An editorial published by three of Alabama’s largest newspapers on Monday called Republican Senate candidate Roy Moore “grossly unfit for office” in the wake of allegations that he initiated sexual encounters with girls as young as 14 when he was in his 30s.
“Roy Moore simply cannot be a U.S. Senator. Even if his party and many of its adherents still think it possible, it is unthinkable — for his state, and his country,” the AL.com editorial board, which feeds newspapers in Birmingham, Mobile and Huntsville, wrote. "Proof beyond a reasonable doubt is a consideration for the courtroom, not the ballot box. When choosing our representative before the rest of the world, character matters.”
Allegations against Moore first surfaced last week in a Washington Post report alleging that the former Alabama Supreme Court chief judge had initiated a sexual encounter with a 14-year-old girl when he 32-year-old district attorney. Three other women quoted in the story said Moore took them on dates when they were high-school aged, ranging from 16 to 18 years old.
On Monday, another woman held a press conference in New York and told reporters that Moore had sexually assaulted her when she was 16, attempting to force her head towards his genitals and then warning her that nobody would believe her if she told anyone about the encounter.
Moore has denied any wrongdoing and has said the accusations against him are a Democratic plot to undermine his candidacy for the Senate. During a radio interview last week, Moore did not rule out having dated teenage girls while he was in his 30s, telling host Sean Hannity that he could not “remember ever dating any girl without the permission of her mother.”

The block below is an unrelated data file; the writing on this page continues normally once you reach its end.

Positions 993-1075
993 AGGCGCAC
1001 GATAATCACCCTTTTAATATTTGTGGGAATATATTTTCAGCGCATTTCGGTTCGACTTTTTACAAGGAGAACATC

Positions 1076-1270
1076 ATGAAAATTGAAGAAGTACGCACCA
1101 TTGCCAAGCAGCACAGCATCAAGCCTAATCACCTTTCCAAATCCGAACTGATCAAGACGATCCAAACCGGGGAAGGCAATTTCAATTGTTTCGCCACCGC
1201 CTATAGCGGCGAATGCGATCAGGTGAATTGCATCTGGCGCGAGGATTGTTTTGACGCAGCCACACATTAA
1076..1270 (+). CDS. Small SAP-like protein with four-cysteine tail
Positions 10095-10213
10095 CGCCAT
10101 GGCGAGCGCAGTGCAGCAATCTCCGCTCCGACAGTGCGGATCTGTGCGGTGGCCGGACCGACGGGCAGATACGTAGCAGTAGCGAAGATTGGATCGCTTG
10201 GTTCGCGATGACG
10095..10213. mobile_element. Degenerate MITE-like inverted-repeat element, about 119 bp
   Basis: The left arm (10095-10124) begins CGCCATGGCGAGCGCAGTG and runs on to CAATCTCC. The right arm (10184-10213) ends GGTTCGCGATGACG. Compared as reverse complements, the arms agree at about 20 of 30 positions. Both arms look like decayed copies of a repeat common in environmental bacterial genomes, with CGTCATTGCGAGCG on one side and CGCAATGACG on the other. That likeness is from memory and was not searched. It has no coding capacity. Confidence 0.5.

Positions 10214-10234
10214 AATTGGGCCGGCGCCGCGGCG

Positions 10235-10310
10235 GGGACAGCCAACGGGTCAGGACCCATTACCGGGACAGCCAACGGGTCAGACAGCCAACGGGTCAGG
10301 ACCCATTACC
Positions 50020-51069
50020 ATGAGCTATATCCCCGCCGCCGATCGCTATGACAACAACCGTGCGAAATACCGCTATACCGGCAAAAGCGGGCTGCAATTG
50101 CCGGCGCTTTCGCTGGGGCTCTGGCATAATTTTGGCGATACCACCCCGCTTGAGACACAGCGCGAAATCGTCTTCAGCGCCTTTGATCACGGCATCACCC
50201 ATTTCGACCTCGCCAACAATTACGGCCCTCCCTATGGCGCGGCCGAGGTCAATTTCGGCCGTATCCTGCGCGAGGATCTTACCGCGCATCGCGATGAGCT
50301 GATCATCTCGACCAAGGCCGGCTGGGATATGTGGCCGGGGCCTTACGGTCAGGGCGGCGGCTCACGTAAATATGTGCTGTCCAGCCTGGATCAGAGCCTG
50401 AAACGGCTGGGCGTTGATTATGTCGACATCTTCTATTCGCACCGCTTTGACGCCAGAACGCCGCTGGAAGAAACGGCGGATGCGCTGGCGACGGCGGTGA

The allegations have brought immense pressure on Moore from Republicans nationwide, including Senate Majority Leader Mitch McConnell (R-Ky.), to abandon his Senate campaign. But it has also brought significant criticism from Moore’s supporters onto his accusers, whose credibility has been questioned in some conservative circles.
“We believe these women,” the writers of the Alabama editorial argued, noting that the reporting of their own media group had not cast any doubt on the Post’s reporting and had, in fact, corroborated some of the allegations.
Moore has so far resisted calls to step aside, and it appears unlikely, if not impossible, that the Alabama GOP could remove him from the ballot.
Beyond the accusations that have appeared in recent days, Moore’s past conduct “has already revealed himself as grossly unfit to be a U.S. Senator,” the editorial’s authors wrote. The former state supreme court chief judge was twice removed from the bench, once for refusing to remove a monument to the 10 Commandments from rotunda of the Alabama judicial building and once for refusing to recognize the Supreme Court’s ruling legalizing same-sex marriage.
He has previously said that “homosexual conduct” should be illegal, that Muslims should not be allowed to serve in Congress and that the terrorist attacks of Sept. 11, 2001, were a punishment from God.
“It’s time that he and his party read the writing on the wall: His candidacy is over. His true character has been revealed. It’s time for the GOP to remove its official support,” the AL.com editorial said. “And since he and his party can’t assure it, the voters of Alabama must.”